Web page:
The memory feeds a theme Bradley returns to again and again about never quite feeling like he fit in — the boos that sometimes greeted him at Madison Square Garden in 1967, his rookie season with the Knicks, still sting. (Soon after, any disappointment with his on-court performance faded, and New York fans embraced “Dollar Bill” Bradley—a nickname bestowed upon him because of his perceived frugality by team center Willis Reed.) No doubt, too, as a white athlete, who had witnessed discrimination against black teammates from his playing days at Missouri, a sensitivity to the marginalization of others was instilled.
So perhaps it’s not surprising that Bradley wanted to revisit acceptance on a different stage. “I like when the crowd is with you. You know, when I was running for president,” he says of his failed Democratic primary in 2000, “there was this phenomenon of walking into a room of 90 people in Iowa or New Hampshire or wherever, and your job was to convince 90 people that you’re the guy.
“And what I wanted to do, I tried to connect to the eyes of people in the audience. Connecting to the eyes was part of the performance in politics in small settings. You couldn’t connect to the eyes in Madison Square Garden. But you could connect to the eyes in this kind of intimate campaign for less than 100 people in a room in Iowa, New Hampshire, South Carolina.”
This desire for bonding also attracted Tollin, the film’s director. In 2019, he was invited by a television producer friend to Los Angeles to hear Bradley read his play in, of all places, the commissary at Warner Bros. studies. “There’s Bill Bradley at a table with a stack of papers,” Tollin marvels, noting that his previous encounter with Bradley was when he appeared in an episode of “Arliss” directed by Tollin. (The HBO series was about a sports agent played by Robert Wuhl.)
Tollin told Bradley afterward that “to me, this is a play that would work really well in regional theaters,” and after sending him “four pages of notes,” the director found himself in Bradley’s office at Allen & Co., New York. investment firm he joined in 2001. “Then covid killed it and we pivoted” to film, Tollin added.
“Rolling Along” briefly deals with the end of Bradley’s long marriage to Ernestine Schlant, a college professor, who produced a daughter, Theresa Anne. But some of the work’s most moving passages have to do with the lessons Bradley learned during his childhood in Crystal City, Mo., a town of a few thousand people outside St. Louis, where his father was the local banker and his mother drove him. and several black teammates for their Little League baseball games.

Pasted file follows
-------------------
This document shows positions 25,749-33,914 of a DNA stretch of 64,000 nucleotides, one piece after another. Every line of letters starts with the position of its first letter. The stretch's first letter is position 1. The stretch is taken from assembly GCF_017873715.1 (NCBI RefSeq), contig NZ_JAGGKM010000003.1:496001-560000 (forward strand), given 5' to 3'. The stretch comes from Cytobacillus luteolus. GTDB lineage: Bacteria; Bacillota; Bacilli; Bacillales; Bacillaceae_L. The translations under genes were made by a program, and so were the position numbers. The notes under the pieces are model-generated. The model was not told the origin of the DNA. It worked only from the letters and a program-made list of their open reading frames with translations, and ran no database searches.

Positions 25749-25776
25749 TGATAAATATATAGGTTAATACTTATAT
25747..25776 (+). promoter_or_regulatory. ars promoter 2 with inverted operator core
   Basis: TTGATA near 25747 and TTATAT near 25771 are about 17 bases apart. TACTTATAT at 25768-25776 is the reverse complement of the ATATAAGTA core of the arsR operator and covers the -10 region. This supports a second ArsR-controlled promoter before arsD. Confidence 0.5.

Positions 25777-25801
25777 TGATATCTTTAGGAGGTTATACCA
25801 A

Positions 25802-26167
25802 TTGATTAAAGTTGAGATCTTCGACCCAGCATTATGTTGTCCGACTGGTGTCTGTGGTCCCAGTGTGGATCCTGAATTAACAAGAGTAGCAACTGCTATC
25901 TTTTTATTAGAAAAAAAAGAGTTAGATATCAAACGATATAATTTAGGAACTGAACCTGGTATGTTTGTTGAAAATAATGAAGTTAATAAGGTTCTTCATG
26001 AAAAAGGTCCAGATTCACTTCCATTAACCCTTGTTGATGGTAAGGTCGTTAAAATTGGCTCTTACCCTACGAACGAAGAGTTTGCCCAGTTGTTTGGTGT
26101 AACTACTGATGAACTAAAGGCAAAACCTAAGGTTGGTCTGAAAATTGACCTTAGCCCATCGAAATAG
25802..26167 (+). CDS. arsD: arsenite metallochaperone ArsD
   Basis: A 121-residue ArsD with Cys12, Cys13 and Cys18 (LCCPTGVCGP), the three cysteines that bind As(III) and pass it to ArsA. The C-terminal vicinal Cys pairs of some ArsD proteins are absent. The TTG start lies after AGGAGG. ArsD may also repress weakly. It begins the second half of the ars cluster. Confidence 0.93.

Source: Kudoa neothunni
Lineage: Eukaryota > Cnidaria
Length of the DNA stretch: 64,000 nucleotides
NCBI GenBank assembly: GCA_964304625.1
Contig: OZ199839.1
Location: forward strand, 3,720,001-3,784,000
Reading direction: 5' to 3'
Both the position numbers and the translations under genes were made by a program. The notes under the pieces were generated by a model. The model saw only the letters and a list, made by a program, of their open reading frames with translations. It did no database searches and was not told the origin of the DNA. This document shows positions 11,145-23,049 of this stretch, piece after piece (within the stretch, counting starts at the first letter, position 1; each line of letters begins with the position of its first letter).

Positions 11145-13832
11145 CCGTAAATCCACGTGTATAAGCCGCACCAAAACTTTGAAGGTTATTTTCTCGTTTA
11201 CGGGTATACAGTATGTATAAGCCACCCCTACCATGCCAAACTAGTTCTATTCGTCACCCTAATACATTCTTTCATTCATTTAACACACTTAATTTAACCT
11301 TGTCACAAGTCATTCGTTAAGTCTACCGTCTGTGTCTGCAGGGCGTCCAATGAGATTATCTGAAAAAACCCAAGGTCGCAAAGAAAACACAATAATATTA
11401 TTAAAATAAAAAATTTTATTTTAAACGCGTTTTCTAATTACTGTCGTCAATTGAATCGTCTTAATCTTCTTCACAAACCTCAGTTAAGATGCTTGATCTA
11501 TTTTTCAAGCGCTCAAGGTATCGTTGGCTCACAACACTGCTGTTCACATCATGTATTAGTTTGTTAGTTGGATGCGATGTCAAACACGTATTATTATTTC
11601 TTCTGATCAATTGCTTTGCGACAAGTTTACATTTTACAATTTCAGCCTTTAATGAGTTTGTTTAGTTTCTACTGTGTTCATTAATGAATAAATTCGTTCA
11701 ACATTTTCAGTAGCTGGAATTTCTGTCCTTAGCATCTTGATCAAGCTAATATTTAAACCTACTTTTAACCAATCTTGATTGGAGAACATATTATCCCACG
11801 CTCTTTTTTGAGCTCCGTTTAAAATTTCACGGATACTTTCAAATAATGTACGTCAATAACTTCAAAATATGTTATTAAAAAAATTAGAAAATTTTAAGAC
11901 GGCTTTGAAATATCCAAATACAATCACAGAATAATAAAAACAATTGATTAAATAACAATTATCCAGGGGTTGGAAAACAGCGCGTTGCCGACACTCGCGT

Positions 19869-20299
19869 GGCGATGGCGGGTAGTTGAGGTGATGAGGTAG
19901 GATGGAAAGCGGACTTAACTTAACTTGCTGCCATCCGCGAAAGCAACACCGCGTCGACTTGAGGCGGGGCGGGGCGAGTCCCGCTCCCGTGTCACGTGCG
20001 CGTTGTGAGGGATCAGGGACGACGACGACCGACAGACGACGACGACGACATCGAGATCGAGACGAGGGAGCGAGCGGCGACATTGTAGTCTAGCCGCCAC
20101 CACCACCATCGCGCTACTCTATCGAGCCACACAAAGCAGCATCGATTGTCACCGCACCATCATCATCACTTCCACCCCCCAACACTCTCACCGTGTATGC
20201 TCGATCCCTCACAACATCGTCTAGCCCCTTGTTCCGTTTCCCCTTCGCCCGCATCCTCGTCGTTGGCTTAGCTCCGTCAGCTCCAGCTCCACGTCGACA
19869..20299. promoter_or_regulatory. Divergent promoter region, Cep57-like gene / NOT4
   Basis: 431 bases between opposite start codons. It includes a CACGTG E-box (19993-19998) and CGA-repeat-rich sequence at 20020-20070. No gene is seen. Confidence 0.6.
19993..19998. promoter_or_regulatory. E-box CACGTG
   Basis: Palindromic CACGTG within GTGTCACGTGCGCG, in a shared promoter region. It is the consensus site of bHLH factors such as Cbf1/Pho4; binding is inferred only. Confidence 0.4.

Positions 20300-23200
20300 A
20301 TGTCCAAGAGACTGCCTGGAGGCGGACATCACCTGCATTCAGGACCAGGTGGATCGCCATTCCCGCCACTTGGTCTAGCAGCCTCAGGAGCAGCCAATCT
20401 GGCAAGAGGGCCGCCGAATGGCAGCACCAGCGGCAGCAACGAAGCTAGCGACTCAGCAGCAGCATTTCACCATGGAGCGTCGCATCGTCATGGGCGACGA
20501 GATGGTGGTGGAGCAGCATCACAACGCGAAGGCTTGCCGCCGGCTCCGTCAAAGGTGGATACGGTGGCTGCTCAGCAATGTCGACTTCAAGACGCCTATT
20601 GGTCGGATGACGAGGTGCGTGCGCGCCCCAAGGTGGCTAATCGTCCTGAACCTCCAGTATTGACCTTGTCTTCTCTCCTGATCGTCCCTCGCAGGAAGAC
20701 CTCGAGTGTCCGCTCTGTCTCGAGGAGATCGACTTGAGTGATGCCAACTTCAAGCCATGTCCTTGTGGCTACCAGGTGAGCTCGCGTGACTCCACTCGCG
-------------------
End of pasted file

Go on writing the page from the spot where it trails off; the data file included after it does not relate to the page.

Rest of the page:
He repeats a central anecdote from the monodrama and tells me about the time they drove to a tournament in Joplin and many of the hamburger joints and local hotels wouldn’t allow the black players. So they all stayed in a fleabag hotel. “The guy who ran the team didn’t move the white players to a better place,” Bradley says. “He said, ‘We’ll stay together as a team.'”
That streak of decency is embodied by “Rolling Along”. It feels so against the American grain at the moment, and surely, an outrage in the halls of the body where he represented New Jersey for 18 years, that one wonders what his Senate colleagues would make of the conciliatory nature of his one-man show . .
“I actually think there are a lot of senators who believe in the same things that I believed in when I was a senator. Who are workhorses, who master stuff, who respect each other,” he says. “I mean, that isn’t a hated place, is it? When Cory Booker walked into the Senate, in my seat, he asked me, ‘Well, what am I going to do?’
“I said, ‘Get five Republican friends, real friends, so you start to see who they are. And at some point they’re going to help you,'” Bradley says. “And what happened was he had an amendment that would put a third [train] tunnel between New Jersey and New York, and the deciding vote was a Republican senator from Mississippi, Roger Wicker.”
That’s the kind of result Bradley’s hour on stage was meant to inspire.
“I want this to be a healing experience for people, to see a deeper level,” Bradley explains. “If you see someone as a cardboard cutout—you know, left-wing Democrat or evangelical Christian—well, that’s all you see. You don’t see the humanity that you share with them. And that’s what I was trying to do in this piece , to reach that humanity.”